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The US Centers for Disease Control and Prevention (CDC) wants to make it clear: its guideline on the use of opioids for the treatment of chronic pain is not intended to apply to pain related to cancer treatment, palliative care, or end-of-life care. The clarification is consistent with messaging used by APTA in its #ChoosePT opioid awareness campaign and its MoveForwardPT.com consumer-focused website.

In a February 28, 2019, letter from CDC Chief Medical Officer Deborah Dowell, MD, MPH, the agency restates its intentions around the prescribing guideline, issued in 2016, that recommends nonopioid approaches including physical therapy as a preferred first-line treatment for some—but not all—types of chronic pain.

"The Guideline was developed to provide recommendations for primary care physicians who prescribe opioids for chronic pain outside of active cancer treatment, palliative care, and end-of-life care," Dowell writes. "Because of the unique therapeutic goals, and balance of risks and benefits with opioid therapy in such care, clinical practice guidelines specific to cancer treatment, palliative care, and end-of-life care should be used to guide treatment and reimbursement decisions regarding use of opioids as part of pain control in these circumstances."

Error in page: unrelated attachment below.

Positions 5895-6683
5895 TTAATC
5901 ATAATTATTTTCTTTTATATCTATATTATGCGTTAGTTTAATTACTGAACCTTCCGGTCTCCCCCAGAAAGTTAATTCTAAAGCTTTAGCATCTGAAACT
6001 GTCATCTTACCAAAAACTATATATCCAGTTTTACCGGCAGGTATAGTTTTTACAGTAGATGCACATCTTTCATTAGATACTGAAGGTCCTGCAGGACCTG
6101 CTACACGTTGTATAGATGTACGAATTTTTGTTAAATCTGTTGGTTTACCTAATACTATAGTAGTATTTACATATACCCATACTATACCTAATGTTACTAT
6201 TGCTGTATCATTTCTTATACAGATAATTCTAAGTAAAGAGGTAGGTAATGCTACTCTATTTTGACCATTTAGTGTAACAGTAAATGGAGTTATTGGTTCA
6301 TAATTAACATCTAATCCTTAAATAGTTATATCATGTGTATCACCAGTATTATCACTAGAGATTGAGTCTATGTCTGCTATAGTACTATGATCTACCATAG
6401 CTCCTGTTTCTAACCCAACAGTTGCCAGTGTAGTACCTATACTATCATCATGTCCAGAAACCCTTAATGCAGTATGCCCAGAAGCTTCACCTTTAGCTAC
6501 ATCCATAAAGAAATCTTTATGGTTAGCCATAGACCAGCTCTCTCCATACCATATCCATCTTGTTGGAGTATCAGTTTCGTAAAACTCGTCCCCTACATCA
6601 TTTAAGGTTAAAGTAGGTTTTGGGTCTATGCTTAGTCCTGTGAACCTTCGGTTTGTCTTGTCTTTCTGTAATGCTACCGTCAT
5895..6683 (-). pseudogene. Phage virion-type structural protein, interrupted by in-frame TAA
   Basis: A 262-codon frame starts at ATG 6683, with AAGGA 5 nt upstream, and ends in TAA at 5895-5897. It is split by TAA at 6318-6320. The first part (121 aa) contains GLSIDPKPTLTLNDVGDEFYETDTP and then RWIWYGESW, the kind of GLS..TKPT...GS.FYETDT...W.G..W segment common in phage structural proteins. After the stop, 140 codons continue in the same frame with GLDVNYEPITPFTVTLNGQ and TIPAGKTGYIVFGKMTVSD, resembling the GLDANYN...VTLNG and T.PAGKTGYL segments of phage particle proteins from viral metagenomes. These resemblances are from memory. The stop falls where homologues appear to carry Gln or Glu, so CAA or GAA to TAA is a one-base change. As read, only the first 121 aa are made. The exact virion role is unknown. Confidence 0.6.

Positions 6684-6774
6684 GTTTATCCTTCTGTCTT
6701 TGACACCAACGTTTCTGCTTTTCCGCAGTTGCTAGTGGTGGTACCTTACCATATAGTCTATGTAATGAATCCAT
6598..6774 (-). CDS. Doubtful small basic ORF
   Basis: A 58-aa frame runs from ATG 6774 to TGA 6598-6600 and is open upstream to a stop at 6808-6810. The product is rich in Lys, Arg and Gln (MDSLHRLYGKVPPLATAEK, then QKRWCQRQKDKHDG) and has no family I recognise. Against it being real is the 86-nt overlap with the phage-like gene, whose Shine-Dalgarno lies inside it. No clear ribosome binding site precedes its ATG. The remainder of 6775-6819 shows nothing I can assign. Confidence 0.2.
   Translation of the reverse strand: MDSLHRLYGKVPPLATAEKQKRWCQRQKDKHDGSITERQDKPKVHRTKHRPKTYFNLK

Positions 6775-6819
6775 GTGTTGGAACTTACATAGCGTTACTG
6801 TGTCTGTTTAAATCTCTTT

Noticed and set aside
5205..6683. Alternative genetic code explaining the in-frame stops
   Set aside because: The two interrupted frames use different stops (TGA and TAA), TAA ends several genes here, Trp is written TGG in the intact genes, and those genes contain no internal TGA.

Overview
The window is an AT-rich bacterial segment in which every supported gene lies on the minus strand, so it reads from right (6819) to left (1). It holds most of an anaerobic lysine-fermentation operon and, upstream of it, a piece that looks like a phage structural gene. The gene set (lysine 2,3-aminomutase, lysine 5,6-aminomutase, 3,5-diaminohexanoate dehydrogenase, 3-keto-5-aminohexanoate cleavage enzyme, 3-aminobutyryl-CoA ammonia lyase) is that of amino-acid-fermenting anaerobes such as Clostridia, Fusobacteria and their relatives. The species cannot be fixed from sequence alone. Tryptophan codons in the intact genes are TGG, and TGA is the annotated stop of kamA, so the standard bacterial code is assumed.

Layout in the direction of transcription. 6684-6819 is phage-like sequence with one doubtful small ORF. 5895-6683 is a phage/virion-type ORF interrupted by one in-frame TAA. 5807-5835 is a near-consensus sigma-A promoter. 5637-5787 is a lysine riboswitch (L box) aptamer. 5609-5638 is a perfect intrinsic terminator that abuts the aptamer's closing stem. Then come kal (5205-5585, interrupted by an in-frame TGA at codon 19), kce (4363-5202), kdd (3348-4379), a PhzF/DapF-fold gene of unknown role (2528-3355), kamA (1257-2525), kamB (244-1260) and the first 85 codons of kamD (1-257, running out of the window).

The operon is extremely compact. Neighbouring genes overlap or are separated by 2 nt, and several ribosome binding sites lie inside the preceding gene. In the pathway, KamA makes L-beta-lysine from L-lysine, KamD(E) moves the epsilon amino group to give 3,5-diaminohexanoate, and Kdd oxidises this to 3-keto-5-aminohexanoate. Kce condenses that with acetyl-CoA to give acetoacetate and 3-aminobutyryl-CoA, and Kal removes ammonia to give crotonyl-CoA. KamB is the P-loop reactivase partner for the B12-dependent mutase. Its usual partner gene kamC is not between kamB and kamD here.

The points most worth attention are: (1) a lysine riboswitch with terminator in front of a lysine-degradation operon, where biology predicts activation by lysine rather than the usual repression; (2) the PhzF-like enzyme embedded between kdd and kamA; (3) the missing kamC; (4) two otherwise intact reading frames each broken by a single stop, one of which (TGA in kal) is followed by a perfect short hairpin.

The letter was written in response to concerns voiced by the National Comprehensive Care Network, the American Society of Clinical Oncology, and the American Society of Hematology that some payers were balking on paying for opioid prescriptions in circumstances outside the scope of the CDC guidelines.

Even without the clarification, the original guideline is explicit in its intent, which appears in the first sentence of the document and again when the CDC describes the scope of the guideline and intended audience. Similarly, APTA makes it clear that doctor-prescribed opioids are appropriate in some cases and has included that message in both its #ChoosePT webpage and its public service announcement related to the opioid crisis.

"The Guideline is not intended to deny any patients who suffer with chronic pain from opioid therapy as an option for pain management," Dowell writes. "Rather, the Guideline is intended to ensure that clinicians and patients consider all safe and effective treatment options."


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